Assessing risk…one bite of chocolate at time.

Most of us are not credentialed insurance actuaries or bio statisticians. We cannot do technical risk analysis; we cannot see through our clouded emotions to ascertain the most likely outcomes of our actions.

Even the experts doing the big-picture mathematical modeling of the coronavirus pandemic are the first to caution the public that their projections are founded on “best guess” assumptions, and insufficient and often flawed data.

(These disclaimers are seldom touted by the media in their quest for capturing eyeballs and clicks.)

Unfortunately, circumstances now demand that all of us must make daily calculated risks without sufficient expertise or complete information. And, for those of us over 60 with compromised immune systems, these mundane decisions could be matters of life or death.

Even seemingly healthy people in the prime of life can catch COVID-19 and have a terrible time with the fever and associated respiratory problems.

Also, it seems that one can get sick from the virus more than once. A single bout of the disease might not ensure immunity to future infection.

My wife and I just completed a rather mundane, and in better times, trivial “risk analysis” about me going out to purchase dark chocolate.

Our 34-year-old daughter has been grocery shopping for us for the last several weeks. It is something for which we are most grateful, but not happy about. But we accept the situation as the new normal.

Unfortunately, the Publix food store near her was totally out of chocolate. However, an independently owned Schakolad Chocolate Factory shop near us was open and largely bereft of customers.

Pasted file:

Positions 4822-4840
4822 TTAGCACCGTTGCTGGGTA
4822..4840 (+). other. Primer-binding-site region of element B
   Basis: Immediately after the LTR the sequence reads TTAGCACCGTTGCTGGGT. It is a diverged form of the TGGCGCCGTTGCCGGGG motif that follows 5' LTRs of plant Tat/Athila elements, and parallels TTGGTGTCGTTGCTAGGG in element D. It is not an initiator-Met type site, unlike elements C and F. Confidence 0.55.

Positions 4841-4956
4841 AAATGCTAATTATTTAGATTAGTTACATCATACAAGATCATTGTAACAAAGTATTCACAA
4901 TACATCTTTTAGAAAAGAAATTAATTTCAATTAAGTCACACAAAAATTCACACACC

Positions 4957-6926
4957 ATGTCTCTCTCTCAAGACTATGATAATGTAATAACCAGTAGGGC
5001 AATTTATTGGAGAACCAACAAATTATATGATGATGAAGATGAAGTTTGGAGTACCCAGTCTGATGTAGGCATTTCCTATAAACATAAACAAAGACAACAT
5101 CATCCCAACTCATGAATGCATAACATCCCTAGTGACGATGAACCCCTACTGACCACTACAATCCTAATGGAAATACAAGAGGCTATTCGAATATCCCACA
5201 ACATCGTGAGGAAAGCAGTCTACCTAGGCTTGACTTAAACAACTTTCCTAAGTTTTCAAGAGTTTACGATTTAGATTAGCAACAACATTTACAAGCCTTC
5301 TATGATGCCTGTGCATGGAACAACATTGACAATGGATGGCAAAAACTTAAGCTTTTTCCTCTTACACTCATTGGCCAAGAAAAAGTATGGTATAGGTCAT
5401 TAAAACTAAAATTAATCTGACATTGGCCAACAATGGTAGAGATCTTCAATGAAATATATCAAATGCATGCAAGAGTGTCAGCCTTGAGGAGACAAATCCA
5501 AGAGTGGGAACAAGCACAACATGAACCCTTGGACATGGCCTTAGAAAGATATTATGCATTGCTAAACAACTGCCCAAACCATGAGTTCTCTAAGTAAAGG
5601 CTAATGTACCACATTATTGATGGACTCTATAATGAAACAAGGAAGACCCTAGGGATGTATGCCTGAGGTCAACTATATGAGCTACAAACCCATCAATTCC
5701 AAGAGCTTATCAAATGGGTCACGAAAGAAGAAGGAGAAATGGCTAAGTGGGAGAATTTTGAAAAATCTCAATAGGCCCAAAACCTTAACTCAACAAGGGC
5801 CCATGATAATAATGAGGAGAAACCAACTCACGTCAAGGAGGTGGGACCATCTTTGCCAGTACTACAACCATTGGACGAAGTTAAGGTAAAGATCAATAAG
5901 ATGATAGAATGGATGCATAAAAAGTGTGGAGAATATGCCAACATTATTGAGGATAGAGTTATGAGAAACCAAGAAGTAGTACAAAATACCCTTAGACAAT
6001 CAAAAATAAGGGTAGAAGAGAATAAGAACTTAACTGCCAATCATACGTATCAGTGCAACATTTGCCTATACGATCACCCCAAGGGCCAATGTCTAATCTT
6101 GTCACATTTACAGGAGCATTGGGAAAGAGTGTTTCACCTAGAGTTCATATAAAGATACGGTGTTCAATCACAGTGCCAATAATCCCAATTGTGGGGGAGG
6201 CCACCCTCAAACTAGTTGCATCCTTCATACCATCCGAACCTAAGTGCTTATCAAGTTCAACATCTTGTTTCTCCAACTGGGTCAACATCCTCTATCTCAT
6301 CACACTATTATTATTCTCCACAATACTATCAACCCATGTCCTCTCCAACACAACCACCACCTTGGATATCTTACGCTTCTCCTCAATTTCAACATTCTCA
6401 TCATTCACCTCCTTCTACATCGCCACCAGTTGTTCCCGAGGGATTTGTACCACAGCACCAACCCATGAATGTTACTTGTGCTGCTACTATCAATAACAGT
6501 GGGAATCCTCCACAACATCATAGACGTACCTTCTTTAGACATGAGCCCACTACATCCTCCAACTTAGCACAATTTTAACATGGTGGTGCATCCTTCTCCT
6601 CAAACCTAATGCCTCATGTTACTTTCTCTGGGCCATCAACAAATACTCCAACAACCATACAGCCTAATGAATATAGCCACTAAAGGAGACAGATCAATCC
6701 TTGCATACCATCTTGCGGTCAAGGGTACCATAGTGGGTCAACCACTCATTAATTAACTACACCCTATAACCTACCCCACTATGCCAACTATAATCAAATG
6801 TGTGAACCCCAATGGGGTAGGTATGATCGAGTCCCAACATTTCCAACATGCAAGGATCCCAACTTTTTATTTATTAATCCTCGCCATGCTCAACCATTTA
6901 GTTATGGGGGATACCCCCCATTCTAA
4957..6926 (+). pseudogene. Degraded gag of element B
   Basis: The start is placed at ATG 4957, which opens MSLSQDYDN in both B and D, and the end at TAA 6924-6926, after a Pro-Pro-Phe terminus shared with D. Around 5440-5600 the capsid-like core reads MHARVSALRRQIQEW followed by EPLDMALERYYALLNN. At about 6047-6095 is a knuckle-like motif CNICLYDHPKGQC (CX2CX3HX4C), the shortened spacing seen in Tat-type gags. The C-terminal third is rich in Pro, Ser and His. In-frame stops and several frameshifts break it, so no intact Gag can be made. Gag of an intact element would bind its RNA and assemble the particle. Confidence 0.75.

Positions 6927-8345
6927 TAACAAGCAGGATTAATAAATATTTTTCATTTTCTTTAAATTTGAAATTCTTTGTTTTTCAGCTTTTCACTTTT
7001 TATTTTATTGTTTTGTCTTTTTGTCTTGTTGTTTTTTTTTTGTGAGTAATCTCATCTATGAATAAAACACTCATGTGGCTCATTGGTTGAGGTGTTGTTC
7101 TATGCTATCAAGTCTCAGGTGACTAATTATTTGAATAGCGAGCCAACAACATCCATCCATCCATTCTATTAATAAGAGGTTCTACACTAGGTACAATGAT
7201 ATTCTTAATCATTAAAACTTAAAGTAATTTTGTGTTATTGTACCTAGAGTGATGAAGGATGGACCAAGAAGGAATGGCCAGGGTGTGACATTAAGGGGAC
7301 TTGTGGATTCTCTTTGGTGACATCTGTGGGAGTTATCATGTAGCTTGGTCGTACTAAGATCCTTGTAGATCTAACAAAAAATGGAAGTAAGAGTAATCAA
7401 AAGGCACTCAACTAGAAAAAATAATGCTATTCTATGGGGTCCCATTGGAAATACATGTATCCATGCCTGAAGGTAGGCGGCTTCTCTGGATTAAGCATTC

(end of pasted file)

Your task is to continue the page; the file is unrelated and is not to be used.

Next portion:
Both my wife and I are diabetics and can only eat a small amount of sugar-free confections, or items with very high cocoa content and low carb. But, slowly eating dark chocolate brings considerable pleasure into our lives. It is about the only sweet confection in which we can occasionally indulge.

After a few days of Hamlet-like rumination of to “buy or not to buy” and analyzing the various slings and arrows of outrageous fortune, it was decided:

Amy will place a pick-up order by phone. I would wear a wife-made DIY mask and white cotton photography gloves, and take delivery outside the confines of the shop.

As it turned out, the streets of St. Petersburg were largely deserted and the Schakolad store empty of customers. The whole transaction of phoning the clerk from outside the glass door and retrieving the bag of goodies was literally under 20 seconds—maybe less.

The total purchase was about $71.00 for about 2.5 pounds of delicious sugar-free chocolate. This modest purchase will help the entrepreneurial owners of the chocolate shop pay their hardworking and dedicated staff.

By chance, while I was typing this blog entry, my wife was perusing Facebook.

She noticed an entry on a local page that the Schakolad Chocolate Factory had just donated well over 100 goody-filled Easter baskets to the children of healthcare workers at St. Anthony’s Hospital.

Now everyone can have some sweet moments in a dark time.

Our small risk/reward decision turned out to be a good one. The pandemic is projected to peak here in the Tampa Bay over the next four weeks. It will inevitably kill the most vulnerable.

Yet there is reason to believe that kindness, goodwill, and self-sacrifice will also reach its zenith during the period of ascending misery.

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